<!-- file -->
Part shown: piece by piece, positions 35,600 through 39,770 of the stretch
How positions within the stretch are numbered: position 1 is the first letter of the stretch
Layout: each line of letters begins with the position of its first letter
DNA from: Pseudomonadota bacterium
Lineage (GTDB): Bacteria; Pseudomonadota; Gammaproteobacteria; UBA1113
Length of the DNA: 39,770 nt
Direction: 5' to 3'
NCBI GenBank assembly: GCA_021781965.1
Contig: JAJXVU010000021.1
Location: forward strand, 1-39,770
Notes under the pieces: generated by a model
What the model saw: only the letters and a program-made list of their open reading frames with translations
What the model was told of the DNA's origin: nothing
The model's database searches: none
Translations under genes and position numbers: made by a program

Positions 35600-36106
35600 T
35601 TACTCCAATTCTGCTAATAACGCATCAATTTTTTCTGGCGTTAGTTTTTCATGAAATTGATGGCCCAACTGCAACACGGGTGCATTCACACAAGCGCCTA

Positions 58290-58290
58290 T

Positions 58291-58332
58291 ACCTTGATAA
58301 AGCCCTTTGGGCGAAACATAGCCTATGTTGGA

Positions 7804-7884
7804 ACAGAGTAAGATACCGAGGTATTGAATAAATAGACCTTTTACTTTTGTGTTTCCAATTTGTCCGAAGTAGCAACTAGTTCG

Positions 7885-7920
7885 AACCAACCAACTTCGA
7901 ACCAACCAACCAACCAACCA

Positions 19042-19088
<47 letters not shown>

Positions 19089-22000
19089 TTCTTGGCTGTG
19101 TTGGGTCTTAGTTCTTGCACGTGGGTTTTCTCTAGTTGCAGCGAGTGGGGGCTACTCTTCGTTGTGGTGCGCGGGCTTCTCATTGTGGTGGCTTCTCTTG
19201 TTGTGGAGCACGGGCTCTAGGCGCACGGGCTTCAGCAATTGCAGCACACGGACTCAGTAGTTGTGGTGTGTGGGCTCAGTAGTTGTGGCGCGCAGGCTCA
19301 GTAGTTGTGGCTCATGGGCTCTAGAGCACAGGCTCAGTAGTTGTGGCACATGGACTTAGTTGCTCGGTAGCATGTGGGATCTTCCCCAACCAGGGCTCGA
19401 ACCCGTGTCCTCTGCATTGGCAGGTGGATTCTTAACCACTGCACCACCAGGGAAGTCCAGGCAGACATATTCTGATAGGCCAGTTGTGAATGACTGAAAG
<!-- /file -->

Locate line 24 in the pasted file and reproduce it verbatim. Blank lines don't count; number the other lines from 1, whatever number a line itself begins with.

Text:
Positions 7804-7884